At the maiden voyage of the monorail, all of Springfield has come out, and Leonard Nimoy is the guest of honor. Lanley grabs his money and, preempting Lisa's offer to ride the train himself, jumps into a taxi, which takes him to the airport. it isn't long until Lisa discovers Marge's suspicion about Lanley was true. The monorail leaves just before Marge and Cobb arrive (due to Cobb stopping for a haircut). Although the monorail runs normally, the controls soon malfunction causing the monorail to go out of control, putting Homer, Bart, and the passengers in danger. Even worse, the power of the monorail cannot be shut off due to it being solar powered. Meanwhile, Lanley’s flight makes a brief unscheduled stop in North Haverbrook, where Lanley is immediately recognized and brutally beaten down by the locals as revenge for ruining their town. Back in Springfield, Cobb tells Homer that in order to stop the train, he needs to find an anchor. Homer grabs the giant metal "M" from the logo on the side of the monorail's engine, ties a rope to it, and throws it out the window. Eventually the "M" latches onto the sign of a doughnut shop and the rope holds, stopping the monorail and saving its passengers. The episode ends with a narration of Marge saying that was the only folly the people of Springfield ever embarked upon, except for a popsicle stick skyscraper, a 50-foot magnifying glass, and an escalator to nowhere.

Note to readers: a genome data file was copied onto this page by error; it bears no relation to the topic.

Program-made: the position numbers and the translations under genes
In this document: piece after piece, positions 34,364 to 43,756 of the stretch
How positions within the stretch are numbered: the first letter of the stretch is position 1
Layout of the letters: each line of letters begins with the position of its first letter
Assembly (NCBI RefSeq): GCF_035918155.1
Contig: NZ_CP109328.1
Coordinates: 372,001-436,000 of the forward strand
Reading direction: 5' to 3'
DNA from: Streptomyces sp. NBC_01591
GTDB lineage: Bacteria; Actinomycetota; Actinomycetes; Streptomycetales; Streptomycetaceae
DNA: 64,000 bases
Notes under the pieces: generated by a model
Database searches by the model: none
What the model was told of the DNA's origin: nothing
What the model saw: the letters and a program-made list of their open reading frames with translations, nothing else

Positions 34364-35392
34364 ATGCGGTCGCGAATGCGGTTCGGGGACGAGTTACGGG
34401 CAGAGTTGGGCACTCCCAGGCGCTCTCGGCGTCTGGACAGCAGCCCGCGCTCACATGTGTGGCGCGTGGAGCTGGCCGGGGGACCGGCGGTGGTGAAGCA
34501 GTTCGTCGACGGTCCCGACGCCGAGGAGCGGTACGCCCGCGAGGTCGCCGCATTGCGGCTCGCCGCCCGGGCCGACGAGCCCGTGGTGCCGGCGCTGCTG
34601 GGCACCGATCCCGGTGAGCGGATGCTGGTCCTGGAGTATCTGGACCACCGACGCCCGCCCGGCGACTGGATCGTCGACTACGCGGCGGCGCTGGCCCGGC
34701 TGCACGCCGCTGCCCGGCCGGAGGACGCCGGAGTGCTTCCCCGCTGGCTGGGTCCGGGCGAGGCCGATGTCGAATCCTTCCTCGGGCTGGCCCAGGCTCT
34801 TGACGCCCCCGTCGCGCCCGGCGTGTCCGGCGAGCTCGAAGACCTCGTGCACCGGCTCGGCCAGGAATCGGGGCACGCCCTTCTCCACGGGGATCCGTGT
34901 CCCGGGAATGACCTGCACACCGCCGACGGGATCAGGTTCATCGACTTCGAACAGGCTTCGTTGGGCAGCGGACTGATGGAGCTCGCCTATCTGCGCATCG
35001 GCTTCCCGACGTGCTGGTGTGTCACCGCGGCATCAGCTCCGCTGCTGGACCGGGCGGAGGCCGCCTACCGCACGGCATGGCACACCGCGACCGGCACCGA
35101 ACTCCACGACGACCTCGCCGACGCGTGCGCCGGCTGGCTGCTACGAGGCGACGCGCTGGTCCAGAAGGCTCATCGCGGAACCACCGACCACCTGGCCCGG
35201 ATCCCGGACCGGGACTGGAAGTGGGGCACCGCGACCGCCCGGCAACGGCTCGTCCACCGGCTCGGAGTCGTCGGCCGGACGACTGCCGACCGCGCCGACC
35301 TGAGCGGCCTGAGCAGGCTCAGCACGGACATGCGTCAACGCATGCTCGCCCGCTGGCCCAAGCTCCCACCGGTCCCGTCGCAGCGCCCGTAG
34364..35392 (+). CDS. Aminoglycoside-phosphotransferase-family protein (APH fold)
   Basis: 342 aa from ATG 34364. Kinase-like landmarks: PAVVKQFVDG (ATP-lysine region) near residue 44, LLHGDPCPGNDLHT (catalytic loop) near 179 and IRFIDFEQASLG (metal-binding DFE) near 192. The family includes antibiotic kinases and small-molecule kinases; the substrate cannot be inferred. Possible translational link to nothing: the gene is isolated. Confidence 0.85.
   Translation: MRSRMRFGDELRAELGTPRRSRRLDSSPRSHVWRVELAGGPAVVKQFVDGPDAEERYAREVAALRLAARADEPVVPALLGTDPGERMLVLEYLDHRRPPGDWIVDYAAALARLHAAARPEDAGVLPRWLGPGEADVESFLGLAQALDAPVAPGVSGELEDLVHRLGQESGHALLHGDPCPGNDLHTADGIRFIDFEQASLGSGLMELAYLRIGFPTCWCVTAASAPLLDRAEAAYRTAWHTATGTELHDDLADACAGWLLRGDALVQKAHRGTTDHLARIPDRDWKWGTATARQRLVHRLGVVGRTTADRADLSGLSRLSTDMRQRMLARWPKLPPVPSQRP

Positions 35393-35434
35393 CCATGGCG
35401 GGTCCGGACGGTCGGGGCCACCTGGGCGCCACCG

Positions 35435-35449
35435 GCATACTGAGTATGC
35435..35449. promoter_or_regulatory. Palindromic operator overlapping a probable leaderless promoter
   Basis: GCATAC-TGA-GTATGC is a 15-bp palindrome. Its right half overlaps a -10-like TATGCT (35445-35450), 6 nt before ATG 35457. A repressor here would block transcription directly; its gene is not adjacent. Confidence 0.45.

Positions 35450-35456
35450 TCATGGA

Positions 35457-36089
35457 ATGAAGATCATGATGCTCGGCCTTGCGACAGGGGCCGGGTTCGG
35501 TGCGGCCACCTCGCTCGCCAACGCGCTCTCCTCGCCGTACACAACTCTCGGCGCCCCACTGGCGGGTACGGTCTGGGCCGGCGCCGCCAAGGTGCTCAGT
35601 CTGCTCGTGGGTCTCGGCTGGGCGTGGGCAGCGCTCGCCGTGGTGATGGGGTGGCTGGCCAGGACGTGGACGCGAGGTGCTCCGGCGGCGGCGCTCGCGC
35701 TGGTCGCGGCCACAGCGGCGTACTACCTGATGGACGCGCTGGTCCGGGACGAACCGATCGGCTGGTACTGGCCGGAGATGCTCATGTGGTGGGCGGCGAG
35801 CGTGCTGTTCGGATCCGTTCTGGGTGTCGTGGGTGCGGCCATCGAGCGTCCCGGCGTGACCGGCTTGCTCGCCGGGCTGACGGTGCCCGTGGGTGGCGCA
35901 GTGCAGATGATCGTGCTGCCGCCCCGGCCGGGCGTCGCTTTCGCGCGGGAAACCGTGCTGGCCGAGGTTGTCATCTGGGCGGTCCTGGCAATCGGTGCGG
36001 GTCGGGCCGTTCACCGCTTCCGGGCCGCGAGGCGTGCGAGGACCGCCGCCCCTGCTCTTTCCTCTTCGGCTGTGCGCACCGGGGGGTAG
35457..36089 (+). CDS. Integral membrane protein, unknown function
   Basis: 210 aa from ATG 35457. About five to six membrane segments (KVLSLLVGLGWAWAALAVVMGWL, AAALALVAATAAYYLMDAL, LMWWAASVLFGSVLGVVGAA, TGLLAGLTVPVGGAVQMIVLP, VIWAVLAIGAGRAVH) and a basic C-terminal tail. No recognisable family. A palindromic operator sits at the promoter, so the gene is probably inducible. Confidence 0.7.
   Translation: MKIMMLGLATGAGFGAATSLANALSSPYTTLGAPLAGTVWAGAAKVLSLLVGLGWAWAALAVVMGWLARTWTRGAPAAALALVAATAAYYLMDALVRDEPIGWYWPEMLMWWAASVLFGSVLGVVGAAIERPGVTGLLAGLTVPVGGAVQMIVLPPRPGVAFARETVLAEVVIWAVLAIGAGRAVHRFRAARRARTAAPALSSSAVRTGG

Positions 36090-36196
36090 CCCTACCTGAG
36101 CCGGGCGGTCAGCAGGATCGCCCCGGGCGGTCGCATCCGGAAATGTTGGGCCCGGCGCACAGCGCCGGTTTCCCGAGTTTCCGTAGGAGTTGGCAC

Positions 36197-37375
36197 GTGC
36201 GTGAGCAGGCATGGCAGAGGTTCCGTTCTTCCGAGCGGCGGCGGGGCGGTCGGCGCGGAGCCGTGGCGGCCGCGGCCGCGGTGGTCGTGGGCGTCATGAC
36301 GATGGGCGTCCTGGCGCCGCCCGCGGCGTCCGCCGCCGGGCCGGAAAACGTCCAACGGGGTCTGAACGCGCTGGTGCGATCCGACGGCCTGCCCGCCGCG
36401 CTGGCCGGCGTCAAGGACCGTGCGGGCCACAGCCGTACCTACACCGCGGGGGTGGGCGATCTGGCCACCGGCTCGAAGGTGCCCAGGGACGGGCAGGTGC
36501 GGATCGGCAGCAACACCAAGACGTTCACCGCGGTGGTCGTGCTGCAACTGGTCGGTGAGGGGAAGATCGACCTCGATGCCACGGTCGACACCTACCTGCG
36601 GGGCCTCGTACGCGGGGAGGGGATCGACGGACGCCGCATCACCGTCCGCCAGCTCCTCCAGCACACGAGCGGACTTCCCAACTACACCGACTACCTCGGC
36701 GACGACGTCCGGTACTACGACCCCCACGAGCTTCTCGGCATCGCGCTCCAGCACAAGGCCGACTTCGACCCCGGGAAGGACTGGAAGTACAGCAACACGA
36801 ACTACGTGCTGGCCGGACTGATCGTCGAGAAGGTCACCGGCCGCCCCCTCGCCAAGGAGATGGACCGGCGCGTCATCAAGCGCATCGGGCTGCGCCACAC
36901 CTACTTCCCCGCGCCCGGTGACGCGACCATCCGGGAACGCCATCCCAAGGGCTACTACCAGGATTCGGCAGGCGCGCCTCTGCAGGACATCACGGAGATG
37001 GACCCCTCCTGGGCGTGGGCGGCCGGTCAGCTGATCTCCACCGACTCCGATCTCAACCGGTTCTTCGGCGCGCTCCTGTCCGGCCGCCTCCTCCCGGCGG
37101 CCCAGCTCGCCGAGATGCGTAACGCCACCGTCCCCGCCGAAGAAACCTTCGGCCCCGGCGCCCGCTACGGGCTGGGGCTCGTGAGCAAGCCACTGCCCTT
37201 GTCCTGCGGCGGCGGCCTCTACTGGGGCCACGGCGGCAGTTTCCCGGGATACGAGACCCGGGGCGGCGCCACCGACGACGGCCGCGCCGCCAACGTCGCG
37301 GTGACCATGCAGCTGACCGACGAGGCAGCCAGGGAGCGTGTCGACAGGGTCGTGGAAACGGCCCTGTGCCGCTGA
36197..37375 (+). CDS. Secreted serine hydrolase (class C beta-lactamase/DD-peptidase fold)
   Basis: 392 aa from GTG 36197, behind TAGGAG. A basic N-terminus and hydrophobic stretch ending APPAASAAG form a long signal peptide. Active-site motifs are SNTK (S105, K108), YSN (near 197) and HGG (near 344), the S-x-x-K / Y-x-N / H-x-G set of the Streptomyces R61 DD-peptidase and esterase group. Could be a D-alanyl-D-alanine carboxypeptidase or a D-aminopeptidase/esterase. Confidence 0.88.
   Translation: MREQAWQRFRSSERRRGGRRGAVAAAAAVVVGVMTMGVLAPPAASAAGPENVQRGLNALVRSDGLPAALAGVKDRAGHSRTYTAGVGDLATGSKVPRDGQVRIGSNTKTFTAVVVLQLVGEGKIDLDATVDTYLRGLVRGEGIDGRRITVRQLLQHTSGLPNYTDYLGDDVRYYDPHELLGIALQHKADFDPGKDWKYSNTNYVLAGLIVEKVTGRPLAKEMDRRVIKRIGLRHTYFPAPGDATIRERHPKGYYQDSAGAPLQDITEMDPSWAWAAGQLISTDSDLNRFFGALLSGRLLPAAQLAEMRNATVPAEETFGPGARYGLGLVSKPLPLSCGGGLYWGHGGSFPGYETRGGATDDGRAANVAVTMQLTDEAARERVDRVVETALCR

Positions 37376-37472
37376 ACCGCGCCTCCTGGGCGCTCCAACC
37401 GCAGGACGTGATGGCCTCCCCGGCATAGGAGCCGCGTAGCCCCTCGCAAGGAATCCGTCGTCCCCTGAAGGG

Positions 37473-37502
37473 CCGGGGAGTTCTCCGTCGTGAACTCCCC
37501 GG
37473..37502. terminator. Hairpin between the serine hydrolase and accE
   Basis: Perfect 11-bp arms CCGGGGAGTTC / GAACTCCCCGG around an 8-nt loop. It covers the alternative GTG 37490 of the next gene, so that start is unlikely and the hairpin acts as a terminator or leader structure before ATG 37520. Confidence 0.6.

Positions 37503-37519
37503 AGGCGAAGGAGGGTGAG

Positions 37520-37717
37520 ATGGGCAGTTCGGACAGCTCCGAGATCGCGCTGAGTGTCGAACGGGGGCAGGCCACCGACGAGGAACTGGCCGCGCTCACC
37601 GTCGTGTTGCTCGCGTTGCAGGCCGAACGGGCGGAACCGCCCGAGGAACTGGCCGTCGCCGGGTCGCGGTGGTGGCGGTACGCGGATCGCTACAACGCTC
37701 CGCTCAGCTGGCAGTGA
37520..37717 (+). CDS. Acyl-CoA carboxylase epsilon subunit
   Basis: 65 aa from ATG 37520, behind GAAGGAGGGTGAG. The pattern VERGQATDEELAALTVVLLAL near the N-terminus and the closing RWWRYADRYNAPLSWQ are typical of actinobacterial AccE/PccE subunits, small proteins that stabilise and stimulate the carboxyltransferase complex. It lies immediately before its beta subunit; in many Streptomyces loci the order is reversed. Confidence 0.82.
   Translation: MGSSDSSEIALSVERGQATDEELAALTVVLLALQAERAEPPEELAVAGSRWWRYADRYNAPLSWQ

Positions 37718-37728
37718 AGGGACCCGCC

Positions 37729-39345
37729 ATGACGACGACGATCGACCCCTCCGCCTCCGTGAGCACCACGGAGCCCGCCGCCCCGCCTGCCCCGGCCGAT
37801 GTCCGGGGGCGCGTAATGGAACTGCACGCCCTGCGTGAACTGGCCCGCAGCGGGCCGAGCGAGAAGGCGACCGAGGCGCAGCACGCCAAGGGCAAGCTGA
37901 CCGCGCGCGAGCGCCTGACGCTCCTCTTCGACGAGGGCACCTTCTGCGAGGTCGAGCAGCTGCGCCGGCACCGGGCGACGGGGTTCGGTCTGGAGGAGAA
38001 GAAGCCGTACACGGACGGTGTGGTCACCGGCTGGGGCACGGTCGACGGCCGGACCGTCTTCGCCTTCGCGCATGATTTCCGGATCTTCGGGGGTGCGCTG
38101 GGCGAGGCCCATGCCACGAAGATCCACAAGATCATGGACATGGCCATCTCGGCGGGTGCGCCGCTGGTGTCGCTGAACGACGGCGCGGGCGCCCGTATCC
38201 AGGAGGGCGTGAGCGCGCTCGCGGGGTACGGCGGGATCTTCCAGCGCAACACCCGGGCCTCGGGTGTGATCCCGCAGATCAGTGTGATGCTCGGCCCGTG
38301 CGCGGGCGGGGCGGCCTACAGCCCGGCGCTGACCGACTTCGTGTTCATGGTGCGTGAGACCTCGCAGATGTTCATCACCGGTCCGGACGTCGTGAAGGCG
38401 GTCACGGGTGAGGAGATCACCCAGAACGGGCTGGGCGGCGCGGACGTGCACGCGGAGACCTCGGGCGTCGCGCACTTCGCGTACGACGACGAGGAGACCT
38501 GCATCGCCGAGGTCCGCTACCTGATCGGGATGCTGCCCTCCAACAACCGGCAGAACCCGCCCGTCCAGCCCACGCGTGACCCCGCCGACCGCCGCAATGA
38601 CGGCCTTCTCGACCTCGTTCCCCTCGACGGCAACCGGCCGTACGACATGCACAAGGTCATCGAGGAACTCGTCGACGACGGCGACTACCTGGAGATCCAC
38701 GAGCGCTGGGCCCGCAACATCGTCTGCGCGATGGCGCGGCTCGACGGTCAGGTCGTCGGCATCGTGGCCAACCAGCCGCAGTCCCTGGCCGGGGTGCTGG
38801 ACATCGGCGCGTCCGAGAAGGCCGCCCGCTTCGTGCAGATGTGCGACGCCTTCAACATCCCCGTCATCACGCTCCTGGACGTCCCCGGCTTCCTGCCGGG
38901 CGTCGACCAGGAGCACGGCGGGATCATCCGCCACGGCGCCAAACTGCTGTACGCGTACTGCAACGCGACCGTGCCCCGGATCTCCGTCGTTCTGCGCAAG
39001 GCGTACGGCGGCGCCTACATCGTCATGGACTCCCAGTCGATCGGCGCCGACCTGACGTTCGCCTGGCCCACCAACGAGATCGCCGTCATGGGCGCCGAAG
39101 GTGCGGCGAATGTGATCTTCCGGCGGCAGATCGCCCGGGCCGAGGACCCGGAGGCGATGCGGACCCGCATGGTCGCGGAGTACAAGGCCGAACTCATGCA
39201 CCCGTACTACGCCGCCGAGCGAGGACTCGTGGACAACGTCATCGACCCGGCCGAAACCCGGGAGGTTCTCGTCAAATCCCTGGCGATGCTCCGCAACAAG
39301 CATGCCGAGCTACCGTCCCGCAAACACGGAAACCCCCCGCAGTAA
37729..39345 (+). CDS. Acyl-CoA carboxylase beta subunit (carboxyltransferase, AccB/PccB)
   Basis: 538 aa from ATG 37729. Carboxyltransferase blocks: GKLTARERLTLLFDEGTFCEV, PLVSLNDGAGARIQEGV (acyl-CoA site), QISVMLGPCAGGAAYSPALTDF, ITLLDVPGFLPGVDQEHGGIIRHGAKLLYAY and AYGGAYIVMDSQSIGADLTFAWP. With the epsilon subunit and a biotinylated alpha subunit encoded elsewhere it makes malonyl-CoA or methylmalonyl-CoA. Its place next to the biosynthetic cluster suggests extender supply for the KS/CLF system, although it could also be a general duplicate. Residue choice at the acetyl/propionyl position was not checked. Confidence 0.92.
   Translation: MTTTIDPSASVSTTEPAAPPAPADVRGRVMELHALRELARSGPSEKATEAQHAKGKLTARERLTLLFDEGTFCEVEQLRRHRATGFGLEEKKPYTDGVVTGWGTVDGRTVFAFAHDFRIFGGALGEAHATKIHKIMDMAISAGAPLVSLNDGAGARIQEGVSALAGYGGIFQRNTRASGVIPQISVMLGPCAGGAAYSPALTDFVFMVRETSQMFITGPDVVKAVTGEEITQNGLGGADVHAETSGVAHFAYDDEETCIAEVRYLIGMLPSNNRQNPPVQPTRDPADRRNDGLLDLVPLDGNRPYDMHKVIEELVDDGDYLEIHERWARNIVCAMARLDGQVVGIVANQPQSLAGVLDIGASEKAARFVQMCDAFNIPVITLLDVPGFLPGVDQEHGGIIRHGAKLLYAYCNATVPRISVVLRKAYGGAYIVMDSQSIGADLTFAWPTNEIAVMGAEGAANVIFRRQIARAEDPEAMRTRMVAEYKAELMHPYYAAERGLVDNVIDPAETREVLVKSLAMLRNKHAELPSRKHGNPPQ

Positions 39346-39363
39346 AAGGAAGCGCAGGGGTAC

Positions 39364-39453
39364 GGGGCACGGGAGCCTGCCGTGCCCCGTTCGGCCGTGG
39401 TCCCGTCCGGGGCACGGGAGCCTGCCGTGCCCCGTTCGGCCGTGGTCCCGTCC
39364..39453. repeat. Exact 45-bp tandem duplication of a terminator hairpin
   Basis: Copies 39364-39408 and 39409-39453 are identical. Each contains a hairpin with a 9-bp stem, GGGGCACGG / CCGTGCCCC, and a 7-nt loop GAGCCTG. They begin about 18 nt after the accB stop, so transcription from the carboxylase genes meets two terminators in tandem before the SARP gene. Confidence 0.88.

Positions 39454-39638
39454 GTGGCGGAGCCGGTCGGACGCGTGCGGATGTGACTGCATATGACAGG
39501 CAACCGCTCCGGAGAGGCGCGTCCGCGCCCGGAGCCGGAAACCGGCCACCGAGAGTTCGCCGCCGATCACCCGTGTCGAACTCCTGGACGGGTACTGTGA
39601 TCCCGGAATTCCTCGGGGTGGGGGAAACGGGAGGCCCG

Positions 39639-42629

Conan O'Brien conceived the idea when he saw a billboard that just said "Monorail" on it. He first pitched this episode at a story retreat — to Al Jean and Mike Reiss, who said the episode was a little crazy and thought he should try some other material first. O'Brien had previously pitched episodes where Lisa had a rival and where Marge gets a job at the power plant and Burns falls in love with her; both went well. James L. Brooks "absolutely loved" this episode when O'Brien presented it.
Leonard Nimoy was not originally considered for the role as the celebrity at the maiden voyage of the monorail, as the writing staff did not think he would accept, because William Shatner had previously turned the show down. Instead, George Takei was asked to guest star as he had appeared on the show once before. After demanding several script changes, Takei declined, saying he did not want to make fun of public transportation as he was a member of the board of directors of the Southern California Rapid Transit District. As a result, the staff went to Nimoy, who accepted.